Cafe Witness

Wednesday, September 03, 2008

Your Free 10-Step Social Media Diploma

I received an email from Full Sail University today, touting (among other things) their Master's Degree in Online Marketing.

Seriously?

Can an educational institution really offer a justifiable Master's Degree in a field that's barely five years old, with precious few documented and proven success stories?

Curious (if not incredulous), I read their program overview, whose 12 courses include:

* 1 class on New Media Marketing Analysis
* 1 class on Web Metrics and Analysis
* 3 classes on Search Engine Optimization (SEO)
* A Final Project and Thesis, "in which you’ll create and produce an Internet marketing campaign for a company that you’ll select as your subject of study"

And, perhaps most interestingly:

* An Internet Consumer and Behavior class, whose description begins:

What makes people motivated to search, research, and buy products on the Internet?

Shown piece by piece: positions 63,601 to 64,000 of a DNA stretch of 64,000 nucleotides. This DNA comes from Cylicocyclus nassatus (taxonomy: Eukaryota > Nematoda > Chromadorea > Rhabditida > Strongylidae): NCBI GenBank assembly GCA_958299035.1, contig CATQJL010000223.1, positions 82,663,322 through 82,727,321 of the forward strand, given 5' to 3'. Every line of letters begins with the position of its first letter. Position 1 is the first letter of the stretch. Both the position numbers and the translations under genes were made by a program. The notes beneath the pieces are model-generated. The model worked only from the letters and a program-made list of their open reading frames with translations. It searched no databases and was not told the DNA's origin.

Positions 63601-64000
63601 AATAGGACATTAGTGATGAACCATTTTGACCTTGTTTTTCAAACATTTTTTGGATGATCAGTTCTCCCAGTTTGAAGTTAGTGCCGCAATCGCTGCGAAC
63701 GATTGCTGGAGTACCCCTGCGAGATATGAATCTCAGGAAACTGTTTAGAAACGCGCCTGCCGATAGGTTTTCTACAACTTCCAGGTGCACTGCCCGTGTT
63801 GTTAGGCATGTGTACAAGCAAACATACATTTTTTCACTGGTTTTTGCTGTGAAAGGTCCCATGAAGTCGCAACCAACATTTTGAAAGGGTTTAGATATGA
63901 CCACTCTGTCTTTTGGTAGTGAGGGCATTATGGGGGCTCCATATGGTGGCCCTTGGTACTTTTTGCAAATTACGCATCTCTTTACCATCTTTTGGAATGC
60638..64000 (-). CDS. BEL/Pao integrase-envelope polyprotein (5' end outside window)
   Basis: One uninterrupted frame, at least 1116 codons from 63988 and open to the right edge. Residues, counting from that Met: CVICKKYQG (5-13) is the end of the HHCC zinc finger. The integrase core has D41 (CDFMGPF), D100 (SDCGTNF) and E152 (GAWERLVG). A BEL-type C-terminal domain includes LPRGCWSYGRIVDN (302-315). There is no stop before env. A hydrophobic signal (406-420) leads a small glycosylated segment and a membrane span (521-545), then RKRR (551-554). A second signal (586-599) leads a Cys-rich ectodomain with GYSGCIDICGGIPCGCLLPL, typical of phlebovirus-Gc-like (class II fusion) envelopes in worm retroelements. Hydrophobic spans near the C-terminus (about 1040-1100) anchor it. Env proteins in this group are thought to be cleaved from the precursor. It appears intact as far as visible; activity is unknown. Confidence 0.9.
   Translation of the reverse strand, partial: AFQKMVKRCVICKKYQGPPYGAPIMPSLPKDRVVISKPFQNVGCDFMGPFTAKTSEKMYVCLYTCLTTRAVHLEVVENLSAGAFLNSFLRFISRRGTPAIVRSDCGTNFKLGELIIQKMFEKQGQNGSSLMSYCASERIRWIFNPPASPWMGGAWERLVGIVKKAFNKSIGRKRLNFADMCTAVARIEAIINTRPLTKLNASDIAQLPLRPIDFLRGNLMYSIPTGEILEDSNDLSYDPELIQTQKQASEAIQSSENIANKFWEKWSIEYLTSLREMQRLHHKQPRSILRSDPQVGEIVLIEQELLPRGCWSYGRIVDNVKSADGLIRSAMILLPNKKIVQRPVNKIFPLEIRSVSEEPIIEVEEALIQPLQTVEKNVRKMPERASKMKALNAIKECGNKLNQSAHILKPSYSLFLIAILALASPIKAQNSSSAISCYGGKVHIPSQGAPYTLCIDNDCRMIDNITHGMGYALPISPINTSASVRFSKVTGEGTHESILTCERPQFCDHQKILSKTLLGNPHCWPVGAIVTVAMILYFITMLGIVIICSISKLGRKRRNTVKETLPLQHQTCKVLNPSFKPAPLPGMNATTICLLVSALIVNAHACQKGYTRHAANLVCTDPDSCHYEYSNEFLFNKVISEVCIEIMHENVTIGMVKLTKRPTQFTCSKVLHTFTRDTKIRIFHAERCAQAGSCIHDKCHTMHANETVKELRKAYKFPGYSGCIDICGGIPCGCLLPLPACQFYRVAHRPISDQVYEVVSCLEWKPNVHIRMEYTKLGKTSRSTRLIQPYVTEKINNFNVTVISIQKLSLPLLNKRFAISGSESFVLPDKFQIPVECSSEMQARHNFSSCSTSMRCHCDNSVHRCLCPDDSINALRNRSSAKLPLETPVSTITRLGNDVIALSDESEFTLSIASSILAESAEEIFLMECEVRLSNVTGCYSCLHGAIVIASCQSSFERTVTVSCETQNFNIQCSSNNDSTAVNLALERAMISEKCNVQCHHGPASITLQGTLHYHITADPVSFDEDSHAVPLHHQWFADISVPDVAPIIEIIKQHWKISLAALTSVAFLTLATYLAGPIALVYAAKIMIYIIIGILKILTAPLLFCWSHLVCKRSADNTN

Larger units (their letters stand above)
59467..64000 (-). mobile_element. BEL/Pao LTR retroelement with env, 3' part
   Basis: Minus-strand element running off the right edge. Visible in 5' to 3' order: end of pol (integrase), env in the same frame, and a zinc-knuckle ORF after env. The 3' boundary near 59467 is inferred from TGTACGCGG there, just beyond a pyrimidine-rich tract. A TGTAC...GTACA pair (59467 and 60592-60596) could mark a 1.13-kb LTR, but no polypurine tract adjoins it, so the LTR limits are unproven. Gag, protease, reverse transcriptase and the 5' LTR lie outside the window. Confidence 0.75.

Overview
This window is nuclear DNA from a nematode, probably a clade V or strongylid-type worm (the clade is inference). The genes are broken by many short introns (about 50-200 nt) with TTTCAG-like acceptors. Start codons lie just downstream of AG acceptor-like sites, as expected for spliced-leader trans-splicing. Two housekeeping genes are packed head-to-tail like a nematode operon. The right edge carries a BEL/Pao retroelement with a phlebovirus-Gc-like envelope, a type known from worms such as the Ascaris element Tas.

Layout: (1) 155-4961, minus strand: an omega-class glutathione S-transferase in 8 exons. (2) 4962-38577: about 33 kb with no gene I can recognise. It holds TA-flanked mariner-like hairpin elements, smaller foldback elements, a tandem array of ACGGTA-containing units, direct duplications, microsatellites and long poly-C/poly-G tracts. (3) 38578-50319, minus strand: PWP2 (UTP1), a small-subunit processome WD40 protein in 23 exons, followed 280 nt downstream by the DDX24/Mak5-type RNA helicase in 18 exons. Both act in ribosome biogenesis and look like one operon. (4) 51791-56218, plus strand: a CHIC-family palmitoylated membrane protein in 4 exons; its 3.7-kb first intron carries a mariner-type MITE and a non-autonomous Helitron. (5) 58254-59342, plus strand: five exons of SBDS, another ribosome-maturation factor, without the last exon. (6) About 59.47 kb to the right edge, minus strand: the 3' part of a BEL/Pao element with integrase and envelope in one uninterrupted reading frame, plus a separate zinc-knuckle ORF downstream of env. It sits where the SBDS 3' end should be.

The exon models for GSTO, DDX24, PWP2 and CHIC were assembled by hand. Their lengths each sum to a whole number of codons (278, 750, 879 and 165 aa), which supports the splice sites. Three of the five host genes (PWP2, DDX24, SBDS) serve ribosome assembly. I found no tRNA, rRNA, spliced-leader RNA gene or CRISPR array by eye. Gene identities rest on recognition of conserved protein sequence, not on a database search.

That's the kind of insight you'll be getting for a "Master's Degree" in Online Marketing? You'd think knowing what makes consumers tick would have been covered somewhere in undergrad, no? Or is the internet really all that different from reality?

That's what the accountants at Full Sail would have you believe, I'm sure. But all a course like this really does is flood the marketing field with inexperienced hacks who'll be able to charge their clients Master's Degree fees while outsourcing the actual work to people like me, who know how to do it.

(Side note: does Full Sail list the names and credentials of anyone who designed their Master's Degree courses? I didn't notice it on their site. You'd think most of us who create social media for a living would have heard of anyone Full Sail claims is worthy of bestowing Master's Degree-level knowledge, no?)

So if you were considering spending precious tuition money on a Master's Degree program in Online Marketing, Social Media or any other current buzzword that schools believe they can make a quick buck on, let me suggest this cost-effective alternative:

Your Free 10-Step Social Media Diploma